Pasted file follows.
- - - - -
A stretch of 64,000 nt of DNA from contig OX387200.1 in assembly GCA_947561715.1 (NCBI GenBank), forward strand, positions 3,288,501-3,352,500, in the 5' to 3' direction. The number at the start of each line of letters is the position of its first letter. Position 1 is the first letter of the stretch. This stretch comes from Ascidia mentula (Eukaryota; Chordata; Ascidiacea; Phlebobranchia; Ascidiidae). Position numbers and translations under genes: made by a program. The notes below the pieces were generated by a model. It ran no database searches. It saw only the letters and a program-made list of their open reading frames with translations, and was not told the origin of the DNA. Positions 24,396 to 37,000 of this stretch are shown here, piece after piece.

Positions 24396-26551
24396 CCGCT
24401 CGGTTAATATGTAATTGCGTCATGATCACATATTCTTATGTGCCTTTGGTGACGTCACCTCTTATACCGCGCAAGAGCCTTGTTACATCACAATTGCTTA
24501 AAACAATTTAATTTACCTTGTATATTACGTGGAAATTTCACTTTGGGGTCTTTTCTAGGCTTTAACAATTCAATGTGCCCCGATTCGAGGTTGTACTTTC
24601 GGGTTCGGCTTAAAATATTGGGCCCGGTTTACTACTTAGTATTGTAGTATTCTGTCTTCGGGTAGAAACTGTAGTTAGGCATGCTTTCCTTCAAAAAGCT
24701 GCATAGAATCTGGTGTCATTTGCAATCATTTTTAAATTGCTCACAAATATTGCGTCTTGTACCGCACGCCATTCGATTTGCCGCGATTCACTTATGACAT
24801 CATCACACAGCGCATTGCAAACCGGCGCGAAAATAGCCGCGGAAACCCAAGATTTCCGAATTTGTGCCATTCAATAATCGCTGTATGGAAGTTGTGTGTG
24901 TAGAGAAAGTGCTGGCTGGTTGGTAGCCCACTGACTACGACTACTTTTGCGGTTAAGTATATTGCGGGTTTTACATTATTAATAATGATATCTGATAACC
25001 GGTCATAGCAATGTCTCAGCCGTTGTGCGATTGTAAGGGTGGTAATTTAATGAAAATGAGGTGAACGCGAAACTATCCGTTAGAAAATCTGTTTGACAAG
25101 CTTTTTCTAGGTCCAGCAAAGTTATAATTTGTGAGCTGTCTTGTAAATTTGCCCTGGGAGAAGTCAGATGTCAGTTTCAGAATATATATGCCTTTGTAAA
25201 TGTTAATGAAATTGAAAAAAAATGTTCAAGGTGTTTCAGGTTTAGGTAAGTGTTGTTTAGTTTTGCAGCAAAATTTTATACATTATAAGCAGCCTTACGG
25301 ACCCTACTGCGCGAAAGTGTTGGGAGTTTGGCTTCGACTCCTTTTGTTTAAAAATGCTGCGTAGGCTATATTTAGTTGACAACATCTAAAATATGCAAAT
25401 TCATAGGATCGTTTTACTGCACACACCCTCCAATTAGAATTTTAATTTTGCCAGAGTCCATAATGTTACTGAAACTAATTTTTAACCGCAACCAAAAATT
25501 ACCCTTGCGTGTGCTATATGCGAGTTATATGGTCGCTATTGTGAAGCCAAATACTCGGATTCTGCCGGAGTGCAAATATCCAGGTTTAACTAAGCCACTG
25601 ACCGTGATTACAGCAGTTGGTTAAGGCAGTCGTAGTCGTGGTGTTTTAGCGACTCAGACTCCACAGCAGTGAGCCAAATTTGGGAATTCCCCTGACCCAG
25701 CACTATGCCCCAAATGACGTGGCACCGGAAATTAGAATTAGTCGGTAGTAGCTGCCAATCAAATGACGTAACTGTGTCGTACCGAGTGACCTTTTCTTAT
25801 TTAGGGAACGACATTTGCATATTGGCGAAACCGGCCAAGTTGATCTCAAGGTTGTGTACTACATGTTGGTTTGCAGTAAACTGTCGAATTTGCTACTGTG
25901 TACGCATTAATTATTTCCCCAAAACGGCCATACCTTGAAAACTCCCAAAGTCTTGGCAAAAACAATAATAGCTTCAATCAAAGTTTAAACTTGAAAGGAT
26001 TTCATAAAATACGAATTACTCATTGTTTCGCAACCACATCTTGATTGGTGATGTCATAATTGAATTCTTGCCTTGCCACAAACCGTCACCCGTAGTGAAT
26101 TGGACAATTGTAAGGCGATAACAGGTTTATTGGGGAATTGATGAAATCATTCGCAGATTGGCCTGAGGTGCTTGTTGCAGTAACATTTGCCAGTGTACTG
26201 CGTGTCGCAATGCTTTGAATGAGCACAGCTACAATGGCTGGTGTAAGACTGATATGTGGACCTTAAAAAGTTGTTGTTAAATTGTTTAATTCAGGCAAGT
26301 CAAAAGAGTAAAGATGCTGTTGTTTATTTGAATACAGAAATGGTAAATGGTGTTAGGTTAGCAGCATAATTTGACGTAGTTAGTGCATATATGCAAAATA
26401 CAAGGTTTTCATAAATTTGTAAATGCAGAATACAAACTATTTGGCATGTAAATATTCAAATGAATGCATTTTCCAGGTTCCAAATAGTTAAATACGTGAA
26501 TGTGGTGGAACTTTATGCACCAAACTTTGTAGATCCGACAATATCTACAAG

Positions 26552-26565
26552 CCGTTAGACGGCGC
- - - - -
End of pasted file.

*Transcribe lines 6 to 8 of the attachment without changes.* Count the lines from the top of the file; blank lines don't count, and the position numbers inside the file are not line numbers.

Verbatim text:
24601 GGGTTCGGCTTAAAATATTGGGCCCGGTTTACTACTTAGTATTGTAGTATTCTGTCTTCGGGTAGAAACTGTAGTTAGGCATGCTTTCCTTCAAAAAGCT
24701 GCATAGAATCTGGTGTCATTTGCAATCATTTTTAAATTGCTCACAAATATTGCGTCTTGTACCGCACGCCATTCGATTTGCCGCGATTCACTTATGACAT
24801 CATCACACAGCGCATTGCAAACCGGCGCGAAAATAGCCGCGGAAACCCAAGATTTCCGAATTTGTGCCATTCAATAATCGCTGTATGGAAGTTGTGTGTG